Schizophrenia Tactics: Awareness and Mindfulness

  • The community leaders at the mental health sites for HealthCentral will focus on mindfulness and awareness for Mental Illness Awareness Week, October 2-8, 2011.


    It is clear to me that awareness is the precursor to insight and first we must become aware of how the illness plays out in our lives.  Our recovery can be thought to run along a curve from awareness to insight to acceptance.

    Focusing your awareness, or practicing mindfulness, is a key technique to use in recovery from schizophrenia.  I've said often here that what you resist, persists.


    The first order of the day is to accept you have this illness, yet to know it is not who you are.  The author Jodi Picoult in an interview describing her characters, said, "People are not the sum total of their disability." 

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    You are a person first, you are not a schizophrenic.


    Practicing mindfulness can be as simple as using dialectic thinking to describe what you are feeling, sensing, or thinking, by connecting two opposing things with the word "and."  This could be: "I'm awake and exhausted."  "It is hot and dark in here."

    Mindfulness is simply a fancy word for a devoted awareness to what's going on.


    We need to be aware and realize what we're thinking and how it affects how we feel about something.  This is the tenet of the rational-emotive philosophy.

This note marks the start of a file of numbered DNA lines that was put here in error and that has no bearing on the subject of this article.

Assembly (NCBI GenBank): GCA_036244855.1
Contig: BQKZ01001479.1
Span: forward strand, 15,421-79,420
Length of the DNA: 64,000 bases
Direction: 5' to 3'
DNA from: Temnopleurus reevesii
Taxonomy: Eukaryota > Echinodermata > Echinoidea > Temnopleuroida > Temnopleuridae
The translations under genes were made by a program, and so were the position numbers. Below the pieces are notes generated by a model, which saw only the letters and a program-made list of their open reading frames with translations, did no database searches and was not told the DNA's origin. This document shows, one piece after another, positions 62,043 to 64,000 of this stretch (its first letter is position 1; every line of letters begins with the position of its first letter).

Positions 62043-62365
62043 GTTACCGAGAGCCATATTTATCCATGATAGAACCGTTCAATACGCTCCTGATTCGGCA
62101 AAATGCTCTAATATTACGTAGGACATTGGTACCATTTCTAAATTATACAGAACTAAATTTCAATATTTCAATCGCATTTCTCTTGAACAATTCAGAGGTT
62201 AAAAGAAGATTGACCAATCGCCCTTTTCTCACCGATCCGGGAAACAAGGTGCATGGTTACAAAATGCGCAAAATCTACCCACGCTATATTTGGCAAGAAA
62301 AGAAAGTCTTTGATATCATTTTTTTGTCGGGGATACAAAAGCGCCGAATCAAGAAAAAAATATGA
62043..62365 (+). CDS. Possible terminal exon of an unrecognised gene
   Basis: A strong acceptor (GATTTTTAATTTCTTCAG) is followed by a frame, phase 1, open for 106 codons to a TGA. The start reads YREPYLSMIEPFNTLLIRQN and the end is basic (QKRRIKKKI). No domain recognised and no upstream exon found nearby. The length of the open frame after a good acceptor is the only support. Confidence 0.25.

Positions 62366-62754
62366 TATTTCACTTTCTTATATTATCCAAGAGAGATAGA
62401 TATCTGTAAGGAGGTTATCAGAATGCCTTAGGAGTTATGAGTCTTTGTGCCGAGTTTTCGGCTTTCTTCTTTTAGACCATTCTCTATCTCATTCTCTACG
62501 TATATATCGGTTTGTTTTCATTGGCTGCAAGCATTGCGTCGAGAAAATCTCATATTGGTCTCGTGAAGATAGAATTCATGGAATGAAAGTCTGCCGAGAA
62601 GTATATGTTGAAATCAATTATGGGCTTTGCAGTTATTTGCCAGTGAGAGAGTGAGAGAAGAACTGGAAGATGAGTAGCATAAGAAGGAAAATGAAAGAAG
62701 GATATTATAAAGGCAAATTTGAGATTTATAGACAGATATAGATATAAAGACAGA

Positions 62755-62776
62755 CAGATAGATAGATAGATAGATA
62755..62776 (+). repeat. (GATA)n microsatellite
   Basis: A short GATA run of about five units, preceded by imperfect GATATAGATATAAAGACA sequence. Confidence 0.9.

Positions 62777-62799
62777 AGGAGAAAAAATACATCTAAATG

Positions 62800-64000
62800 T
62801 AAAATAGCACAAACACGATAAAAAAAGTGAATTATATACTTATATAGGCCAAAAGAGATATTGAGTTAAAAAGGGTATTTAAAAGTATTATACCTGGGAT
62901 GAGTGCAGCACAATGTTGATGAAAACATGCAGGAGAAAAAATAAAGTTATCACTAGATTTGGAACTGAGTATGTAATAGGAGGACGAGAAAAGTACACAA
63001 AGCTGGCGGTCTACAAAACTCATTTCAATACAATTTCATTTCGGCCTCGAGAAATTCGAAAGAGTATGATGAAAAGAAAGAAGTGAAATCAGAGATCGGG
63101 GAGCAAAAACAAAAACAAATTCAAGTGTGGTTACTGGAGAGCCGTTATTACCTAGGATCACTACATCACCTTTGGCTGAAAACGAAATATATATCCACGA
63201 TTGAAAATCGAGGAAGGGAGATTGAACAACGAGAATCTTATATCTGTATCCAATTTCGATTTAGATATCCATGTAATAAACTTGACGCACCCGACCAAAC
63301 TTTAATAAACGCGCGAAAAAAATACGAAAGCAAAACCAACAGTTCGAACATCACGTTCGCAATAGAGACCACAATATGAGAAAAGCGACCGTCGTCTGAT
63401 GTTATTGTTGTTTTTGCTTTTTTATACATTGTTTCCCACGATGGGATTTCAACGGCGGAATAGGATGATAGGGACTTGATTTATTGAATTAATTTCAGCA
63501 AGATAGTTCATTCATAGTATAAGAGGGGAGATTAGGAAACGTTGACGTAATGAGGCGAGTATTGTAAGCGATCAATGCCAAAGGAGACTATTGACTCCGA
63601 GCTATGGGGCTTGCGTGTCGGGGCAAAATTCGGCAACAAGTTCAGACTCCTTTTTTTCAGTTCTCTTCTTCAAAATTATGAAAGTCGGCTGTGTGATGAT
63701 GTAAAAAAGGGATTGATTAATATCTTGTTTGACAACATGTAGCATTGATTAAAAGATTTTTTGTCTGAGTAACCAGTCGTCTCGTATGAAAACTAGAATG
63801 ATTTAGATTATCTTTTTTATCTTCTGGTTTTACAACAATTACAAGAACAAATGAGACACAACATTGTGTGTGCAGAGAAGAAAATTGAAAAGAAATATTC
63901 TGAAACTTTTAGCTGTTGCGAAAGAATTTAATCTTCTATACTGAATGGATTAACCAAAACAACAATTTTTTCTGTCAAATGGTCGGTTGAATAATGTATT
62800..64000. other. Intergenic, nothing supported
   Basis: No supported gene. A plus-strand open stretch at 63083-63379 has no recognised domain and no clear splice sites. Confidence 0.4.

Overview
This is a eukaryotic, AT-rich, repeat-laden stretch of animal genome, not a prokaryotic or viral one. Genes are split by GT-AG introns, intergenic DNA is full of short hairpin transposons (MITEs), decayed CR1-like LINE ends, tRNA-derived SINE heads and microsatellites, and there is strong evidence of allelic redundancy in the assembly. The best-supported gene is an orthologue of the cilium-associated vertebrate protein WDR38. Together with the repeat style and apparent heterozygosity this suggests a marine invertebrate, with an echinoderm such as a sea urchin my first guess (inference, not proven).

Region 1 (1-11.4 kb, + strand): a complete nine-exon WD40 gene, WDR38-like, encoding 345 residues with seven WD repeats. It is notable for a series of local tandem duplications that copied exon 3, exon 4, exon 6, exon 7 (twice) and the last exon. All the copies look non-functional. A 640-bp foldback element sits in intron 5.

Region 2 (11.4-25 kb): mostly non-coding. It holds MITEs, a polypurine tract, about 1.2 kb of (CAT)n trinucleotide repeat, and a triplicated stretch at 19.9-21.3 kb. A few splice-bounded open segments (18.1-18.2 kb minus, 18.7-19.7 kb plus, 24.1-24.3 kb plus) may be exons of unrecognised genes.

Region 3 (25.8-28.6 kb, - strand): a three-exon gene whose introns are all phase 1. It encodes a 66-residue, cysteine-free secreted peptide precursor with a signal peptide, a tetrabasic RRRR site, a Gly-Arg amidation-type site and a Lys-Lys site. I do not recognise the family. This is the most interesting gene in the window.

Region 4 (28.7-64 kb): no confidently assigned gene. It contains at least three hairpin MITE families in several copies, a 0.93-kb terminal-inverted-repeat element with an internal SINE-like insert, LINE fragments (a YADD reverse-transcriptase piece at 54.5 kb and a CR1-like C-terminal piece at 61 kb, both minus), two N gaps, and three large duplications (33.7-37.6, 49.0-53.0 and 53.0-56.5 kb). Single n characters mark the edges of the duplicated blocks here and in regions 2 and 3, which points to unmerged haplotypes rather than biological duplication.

Awareness can take the form of simply observing the world around you and taking in what's happening.  I gained a ton of insight over the course of the two days I was holed up in my apartment because of Hurricane Irene.  I typed up a list of reasons why I felt it was okay that opposing forces were at work in my life.


    Seeing in print why this was a good thing enabled me to reconcile how I felt about it.

    As a person with SZ, you need to be aware of your surroundings too, and of what other people are doing, say, in a crowded train station.


    I will focus on mindfulness in another way now: to be in tune with yourself, to understand what makes you tick or tock.

    My goal is to live a simple, authentic life unencumbered by the pursuit of material goods.  I know a woman who craves the things money can buy like a $700 watch and endless expensive vacations.  To that I say: "To each his own."


    Only I treasure what I have and I do not want what I don't have.  I'm mindful of not lacking for anything.  I'm grateful I'm alive because I'm aware it could be even worse.

    In one way awareness helps you manage your illness better: when you develop insight into what goes on, you can feel better.  The situation might not change, yet changing your perception of it gives you peace. 


    In this regard I recommend the Karen Casey self-help guide Change Your Mind and Your Life Will Follow.  It is a short book you can read in a day or two and refer to again and again.

    In my life: the cognitive therapist told me what happens might not ever go away.  I'm better able to accept this fate because I changed my perception of the severity of the problem.  I no longer get upset when it happens, so I can live through it when it does, whereas before it greatly upset me.


    A basic approach to mindfulness is to be aware: to truly see the objects around you, to see things and people as they are not as you would like them to be.  On a recent walk, I noticed how the branches of the trees were so leafy they hung over the middle of the street like a canopy of lush green.

    Truly, we can't control other people and often in our lives there is so much we can't control.  Focusing on what we can control is the healthful response.  I recommend another book: Easier Than You Think because life doesn't have to be so hard.  It talks about "The Small Changes That Add Up to a World of Difference."  Richard Carlson, Ph.D. is the author.